Yet Another Genetic Reason to Protect Skin From Sun

Pam Harrison

September 08, 2014

A previously unknown oncogene that is activated by ultraviolet (UV) light has been implicated in a considerable proportion of squamous cell carcinomas (SCCs) and in some melanomas as well, a new study shows.

The research was published online September 7 in Nature Genetics.

A team from the Stanford University School of Medicine and from the Veterans Affairs Palo Alto Healthcare System, Palo Alto, California, identified recurrent point mutations concentrated at an UV signature "hotspot" in KNSTRN, a gene involved in helping cells divide their DNA equally during cell division, in 17% of SCCs analyzed by whole-exome sequencing and 19% of SCCs analyzed by targeted sequencing.

The same KNSTRN mutation was identified in approximately 5% of all melanomas sequenced as well.

"Mutations at this UV hotspot are not found in any of the other cancers investigated — they occur only in skin cancers," senior author Paul Khavari, MD, PhD, professor of dermatology, Stanford University School of Medicine, said in a briefing.

"And this study highlights the importance of sun protection," he told Medscape Medical News, "because it makes it clear that a single mutation in a single gene can start a process of catastrophe for the genome, which has real implications for how careful people should be about the sun, even more than we ever suspected."

[T]his study highlights the importance of sun protection… Dr. Paul Khavari

To identify recurrent genomic aberrations that underlie the development of SCC, investigators used single-nucleotide variant determinations from whole-exome sequencings of 12 SCC–normal pairs. From this work, they distilled 336 candidate genes that were subsequently resequenced in 100 matched SCC–normal pairs as well as in 5 SCC cell lines.

"Analysis of mutation type showed that the majority of tumors had mutational profile characteristics of exposure to ultraviolet light," investigators point out. As Dr. Khavari explained to Medscape Medical News, UV light enters the body's cells with a very high energy that damages DNA.

"Once the DNA is damaged, it needs to be repaired," he added, "and that repair process is not always perfect." If, for example, the damaged DNA is repaired with an "G" instead of an "A" required for the repair "that can lead to mutations that are stably inherited by that cell's progeny, which then can go on to help it become cancer."

Several other mutations, including the TP53 and the CDKN2A mutations, were identified in the same sequences, but both had been previously associated with SCC.

However, the third mutated gene, the KNSTRN gene, was somewhat of a surprise. As investigators explain in the briefing, KNSTRN encodes a protein that helps form the kinetochore, a structure that serves as a "handle" that is used to pull pairs of newly replicated chromosomes to either end of the cell during cell division.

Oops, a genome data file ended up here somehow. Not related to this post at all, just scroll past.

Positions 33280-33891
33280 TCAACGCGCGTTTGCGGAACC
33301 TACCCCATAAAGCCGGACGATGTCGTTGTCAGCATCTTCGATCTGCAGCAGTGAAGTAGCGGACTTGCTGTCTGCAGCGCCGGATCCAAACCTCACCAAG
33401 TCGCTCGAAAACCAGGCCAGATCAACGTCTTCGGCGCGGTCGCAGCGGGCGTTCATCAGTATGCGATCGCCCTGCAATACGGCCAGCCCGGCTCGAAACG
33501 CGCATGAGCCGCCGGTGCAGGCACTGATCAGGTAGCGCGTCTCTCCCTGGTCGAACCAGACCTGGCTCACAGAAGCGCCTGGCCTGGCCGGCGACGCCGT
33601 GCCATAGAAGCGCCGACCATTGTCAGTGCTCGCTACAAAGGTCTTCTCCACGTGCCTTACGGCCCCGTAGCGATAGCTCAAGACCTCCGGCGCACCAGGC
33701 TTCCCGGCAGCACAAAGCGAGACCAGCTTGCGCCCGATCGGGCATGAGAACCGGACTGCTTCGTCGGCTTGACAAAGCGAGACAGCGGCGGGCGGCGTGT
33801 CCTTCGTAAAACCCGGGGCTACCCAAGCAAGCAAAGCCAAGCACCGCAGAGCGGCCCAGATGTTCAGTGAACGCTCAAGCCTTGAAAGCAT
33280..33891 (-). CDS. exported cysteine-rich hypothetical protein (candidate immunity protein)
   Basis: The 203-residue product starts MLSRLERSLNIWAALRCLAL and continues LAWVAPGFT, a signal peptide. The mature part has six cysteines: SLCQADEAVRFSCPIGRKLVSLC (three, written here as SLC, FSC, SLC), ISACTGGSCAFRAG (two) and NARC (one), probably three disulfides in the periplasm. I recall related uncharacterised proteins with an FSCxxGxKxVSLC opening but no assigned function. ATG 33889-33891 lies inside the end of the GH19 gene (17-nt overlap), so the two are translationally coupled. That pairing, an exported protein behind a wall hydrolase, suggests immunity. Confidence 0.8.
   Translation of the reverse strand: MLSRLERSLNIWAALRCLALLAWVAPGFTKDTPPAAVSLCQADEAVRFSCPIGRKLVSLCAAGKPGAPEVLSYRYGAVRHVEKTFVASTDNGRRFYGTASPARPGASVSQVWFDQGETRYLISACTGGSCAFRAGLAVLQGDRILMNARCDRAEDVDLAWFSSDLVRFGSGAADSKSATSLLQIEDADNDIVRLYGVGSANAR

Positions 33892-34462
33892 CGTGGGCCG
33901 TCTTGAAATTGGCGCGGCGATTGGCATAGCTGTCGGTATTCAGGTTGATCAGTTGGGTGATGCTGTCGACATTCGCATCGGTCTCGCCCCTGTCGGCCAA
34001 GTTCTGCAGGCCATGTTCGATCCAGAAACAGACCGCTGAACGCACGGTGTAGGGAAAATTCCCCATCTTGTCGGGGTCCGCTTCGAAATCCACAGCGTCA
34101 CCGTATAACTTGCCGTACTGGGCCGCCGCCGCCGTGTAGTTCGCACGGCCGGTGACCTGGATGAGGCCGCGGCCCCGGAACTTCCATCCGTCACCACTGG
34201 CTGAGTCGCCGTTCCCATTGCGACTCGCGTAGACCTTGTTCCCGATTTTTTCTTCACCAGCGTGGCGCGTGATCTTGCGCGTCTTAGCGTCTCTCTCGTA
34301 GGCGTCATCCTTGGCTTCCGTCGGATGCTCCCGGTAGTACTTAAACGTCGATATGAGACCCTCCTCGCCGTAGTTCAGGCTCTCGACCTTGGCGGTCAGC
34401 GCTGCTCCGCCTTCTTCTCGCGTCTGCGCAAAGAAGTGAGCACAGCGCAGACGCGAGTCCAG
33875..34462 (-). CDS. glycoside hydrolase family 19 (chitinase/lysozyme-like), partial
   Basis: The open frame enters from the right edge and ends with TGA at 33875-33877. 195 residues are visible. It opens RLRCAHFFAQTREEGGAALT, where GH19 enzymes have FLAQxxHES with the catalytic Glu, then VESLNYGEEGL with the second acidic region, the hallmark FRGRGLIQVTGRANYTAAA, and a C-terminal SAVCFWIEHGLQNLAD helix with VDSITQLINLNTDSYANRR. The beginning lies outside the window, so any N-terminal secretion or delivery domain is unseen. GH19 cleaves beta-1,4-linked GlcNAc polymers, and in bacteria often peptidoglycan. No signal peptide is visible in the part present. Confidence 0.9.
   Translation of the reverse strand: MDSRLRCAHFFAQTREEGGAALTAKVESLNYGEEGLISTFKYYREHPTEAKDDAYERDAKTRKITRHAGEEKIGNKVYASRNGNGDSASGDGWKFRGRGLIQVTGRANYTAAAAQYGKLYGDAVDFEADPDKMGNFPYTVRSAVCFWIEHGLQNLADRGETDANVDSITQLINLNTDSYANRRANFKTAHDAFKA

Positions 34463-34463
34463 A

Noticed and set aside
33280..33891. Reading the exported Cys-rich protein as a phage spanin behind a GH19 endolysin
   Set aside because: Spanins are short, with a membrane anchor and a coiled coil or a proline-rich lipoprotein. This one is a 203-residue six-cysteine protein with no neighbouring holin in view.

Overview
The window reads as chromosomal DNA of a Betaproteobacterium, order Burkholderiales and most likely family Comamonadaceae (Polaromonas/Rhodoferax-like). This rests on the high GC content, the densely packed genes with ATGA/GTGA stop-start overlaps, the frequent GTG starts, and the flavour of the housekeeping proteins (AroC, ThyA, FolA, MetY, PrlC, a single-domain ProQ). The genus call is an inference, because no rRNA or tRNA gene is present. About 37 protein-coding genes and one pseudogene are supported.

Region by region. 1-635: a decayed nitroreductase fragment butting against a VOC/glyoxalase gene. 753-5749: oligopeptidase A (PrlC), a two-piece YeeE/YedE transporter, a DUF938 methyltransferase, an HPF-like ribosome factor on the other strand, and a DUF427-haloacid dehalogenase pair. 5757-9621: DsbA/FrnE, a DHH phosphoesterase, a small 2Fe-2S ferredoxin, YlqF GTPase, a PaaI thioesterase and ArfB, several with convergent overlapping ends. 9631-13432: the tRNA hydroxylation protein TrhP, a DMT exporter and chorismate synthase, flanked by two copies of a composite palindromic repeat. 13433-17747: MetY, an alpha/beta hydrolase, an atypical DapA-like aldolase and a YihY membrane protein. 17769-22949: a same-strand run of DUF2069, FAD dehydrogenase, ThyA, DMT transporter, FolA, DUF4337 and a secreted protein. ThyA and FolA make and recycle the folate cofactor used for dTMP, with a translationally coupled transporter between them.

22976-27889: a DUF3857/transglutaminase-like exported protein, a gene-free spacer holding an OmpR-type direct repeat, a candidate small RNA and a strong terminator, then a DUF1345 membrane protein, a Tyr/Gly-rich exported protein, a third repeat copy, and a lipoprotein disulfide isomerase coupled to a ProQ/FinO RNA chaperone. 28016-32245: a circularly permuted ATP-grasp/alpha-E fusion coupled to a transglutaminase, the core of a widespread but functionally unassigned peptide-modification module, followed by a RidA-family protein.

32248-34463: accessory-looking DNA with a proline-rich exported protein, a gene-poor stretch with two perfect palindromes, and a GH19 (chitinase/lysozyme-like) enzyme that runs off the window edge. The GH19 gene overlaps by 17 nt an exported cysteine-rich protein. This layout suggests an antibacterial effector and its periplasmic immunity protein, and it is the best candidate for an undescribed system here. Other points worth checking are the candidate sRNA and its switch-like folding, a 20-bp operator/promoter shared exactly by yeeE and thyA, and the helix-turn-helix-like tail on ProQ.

Sequestering the DNA at either end of the cell allows the cell to split along the middle to form 2 daughter cells, each with the proper complement of chromosomes. If the chromosomes don't separate correctly, the daughter cells will have abnormal amounts of DNA.

Researchers subsequently observed that overexpression of the mutant KNSTRN gene in laboratory-grown human skin cells disrupted their ability to segregate their DNA during cell division and enhanced the growth of cancer cells in a mouse model of SCC.

Early Event

To determine whether KNSTRN mutagenesis might be an early event in SCC development, researchers screened 38 additional primary SCCs as well as 27 actinic keratoses, the earliest SCC precursors, for the same mutation.

They again detected KNSTRN in 13% of the additional SCCs and in 19% of the actinic keratoses. Using available data sets from The Cancer Genome Atlas, researchers also identified the KNSTRN mutation in 23 of 490 sequenced melanomas (4.7%), another major sunlight-assigned cancer, as they observe.

In contrast, KNSTRN was never identified in 122 samples of normal skin, a sign that the mutation arises early in tumorigenesis, as researchers point out.

Lastly, investigators compared 5 patient-derived SCCs that carried the KNSTRN mutation with 5 samples that did not. Both sets of cells were aneuploid (having an abnormal chromosome number), as they reported. But cells with the mutation had the most severely abnormal genomes.

Taken together, these findings suggest a UV light–mediated mutation largely confined to a specific region of the gene that promotes aneuploidy and subsequent tumorigenesis.

"Sunscreen has been shown to prevent damage to the skin that happens from UV light and so sunscreen should help prevent this mutation and any other mutation associated with skin cancer," Dr. Khavari emphasized.

"And anything that can reduce the amount of UV injury from the sun will not only decrease the incidence of cancer and cancer-causing mutations but will also help the skin age less quickly because both skin cancer and skin aging are related to UV injury. It is critical to protect the skin from the sun."

The study was supported by the National Institutes of Health and the US Veterans Affairs Office of Research and Development. The authors have disclosed no relevant financial relationships.

Nature Genet. Published online September 7, 2014. Abstract


Comments on Medscape are moderated and should be professional in tone and on topic. You must declare any conflicts of interest related to your comments and responses. Please see our Commenting Guide for further information. We reserve the right to remove posts at our sole discretion.
Post as: